Investors overseeing more than $11tn in assets, including Schroders, Legal & General Investment Management and two of the biggest US pension funds, have called on power companies to commit to ending coal use by 2030 and spell out preparations for a global shift towards low-carbon fuels. In a letter to the Financial Times on Thursday, investors led by the Institutional Investors Group on Climate Change and members of the Climate Action 100+ organization have urged European utilities to set timelines for eliminating coal-fired power generation in the EU and industrialized nations.

They have also demanded that companies including Centrica and National Grid of the UK, France’s EDF, Spain’s Iberdrola and Germany’s RWE set targets for meeting the goals of the 2015 Paris climate change agreement to limit global temperature rises to below 2C from pre-industrial levels. $11.5tn The value of assets held by the 95 institutional investors signed up to the letter calling for action on climate change The world has already warmed by about 1C, largely due to emissions from the burning of fossil fuels.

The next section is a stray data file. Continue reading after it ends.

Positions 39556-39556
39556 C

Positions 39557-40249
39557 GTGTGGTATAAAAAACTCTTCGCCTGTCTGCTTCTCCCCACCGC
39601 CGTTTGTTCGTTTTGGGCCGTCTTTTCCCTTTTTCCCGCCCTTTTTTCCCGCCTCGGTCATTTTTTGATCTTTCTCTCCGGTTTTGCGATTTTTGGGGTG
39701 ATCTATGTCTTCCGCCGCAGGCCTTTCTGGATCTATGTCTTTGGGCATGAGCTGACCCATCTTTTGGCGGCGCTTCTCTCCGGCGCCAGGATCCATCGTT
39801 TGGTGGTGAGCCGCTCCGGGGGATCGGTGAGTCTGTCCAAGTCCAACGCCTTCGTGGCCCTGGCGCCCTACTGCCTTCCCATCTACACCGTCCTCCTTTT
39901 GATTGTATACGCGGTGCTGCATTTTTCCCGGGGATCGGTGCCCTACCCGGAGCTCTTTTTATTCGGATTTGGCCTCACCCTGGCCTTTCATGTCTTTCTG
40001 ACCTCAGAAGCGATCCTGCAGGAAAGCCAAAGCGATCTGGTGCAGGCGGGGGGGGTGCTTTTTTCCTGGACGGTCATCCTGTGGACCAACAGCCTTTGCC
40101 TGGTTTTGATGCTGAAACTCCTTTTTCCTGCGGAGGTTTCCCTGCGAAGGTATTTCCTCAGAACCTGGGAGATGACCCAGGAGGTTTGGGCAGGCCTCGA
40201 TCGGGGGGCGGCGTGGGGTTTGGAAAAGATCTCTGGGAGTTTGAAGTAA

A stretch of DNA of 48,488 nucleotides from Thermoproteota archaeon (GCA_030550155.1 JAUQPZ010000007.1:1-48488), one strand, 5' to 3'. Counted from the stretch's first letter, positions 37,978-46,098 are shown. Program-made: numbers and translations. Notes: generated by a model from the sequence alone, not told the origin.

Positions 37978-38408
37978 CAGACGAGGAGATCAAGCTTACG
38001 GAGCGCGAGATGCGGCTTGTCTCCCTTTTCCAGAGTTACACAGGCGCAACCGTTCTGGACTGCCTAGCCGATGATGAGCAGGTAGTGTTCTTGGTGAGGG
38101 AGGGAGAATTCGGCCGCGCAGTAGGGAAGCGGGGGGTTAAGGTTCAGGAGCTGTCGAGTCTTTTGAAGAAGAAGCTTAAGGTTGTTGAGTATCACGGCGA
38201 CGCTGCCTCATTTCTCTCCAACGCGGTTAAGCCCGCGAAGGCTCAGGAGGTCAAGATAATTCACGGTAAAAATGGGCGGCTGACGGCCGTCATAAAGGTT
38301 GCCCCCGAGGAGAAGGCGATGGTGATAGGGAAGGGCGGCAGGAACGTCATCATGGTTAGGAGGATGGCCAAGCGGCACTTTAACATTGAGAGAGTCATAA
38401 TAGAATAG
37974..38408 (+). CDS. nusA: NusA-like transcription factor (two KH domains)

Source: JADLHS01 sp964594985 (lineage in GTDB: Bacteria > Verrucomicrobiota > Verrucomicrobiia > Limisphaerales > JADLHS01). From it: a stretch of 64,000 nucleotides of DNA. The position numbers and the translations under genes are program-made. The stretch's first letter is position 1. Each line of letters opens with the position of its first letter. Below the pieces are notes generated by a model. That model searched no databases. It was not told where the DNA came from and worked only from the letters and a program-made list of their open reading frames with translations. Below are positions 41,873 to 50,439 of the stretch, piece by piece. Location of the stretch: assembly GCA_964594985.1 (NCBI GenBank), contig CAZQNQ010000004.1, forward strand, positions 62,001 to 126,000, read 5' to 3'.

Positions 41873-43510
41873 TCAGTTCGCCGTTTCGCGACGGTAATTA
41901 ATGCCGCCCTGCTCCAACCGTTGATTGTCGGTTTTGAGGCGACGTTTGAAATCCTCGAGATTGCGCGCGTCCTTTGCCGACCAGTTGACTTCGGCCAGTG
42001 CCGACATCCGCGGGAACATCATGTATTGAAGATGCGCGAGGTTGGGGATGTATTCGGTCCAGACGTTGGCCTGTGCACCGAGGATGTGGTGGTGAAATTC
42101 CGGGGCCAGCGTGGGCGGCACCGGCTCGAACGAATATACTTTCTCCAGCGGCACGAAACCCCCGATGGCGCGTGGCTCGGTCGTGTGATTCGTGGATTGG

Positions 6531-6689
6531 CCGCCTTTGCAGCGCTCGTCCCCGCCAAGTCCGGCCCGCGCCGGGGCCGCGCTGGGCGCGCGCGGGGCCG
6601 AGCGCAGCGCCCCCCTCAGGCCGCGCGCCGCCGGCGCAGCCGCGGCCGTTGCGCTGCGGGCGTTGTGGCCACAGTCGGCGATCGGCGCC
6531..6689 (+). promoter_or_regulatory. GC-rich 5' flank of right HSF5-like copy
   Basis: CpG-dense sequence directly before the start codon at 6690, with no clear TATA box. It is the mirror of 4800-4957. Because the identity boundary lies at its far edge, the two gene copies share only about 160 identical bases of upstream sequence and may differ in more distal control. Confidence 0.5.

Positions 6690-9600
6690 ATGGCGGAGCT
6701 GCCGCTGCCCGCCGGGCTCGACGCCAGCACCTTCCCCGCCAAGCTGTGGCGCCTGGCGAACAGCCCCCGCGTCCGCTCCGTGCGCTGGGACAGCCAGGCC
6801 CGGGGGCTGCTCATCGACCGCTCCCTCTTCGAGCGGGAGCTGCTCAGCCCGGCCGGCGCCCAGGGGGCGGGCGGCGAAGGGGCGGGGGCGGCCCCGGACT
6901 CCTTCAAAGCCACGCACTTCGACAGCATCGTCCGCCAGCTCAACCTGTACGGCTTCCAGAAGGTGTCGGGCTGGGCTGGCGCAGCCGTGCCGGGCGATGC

Investor pressure is growing on the energy sector — from oil and gas groups to power companies — to take responsibility for their contributions to climate change. As a carbon-intensive natural resource, coal is at the heart of the global debate on energy and climate policy. “Decarbonisation of the power sector, which accounts for around a quarter of global emissions, will define the success or failure of the low-carbon transition since it is fundamental to also decarbonizing heat, transport and industry,” the letter stated.

“We require power companies — including power generators, grid operators and distributors — to plan for their future in a net-zero carbon economy,” it added. Investors are not only concerned that the operations of these companies are bringing about climate change faster, but that assets owned and operated by major energy companies could become uneconomic should governments pursue the Paris goals.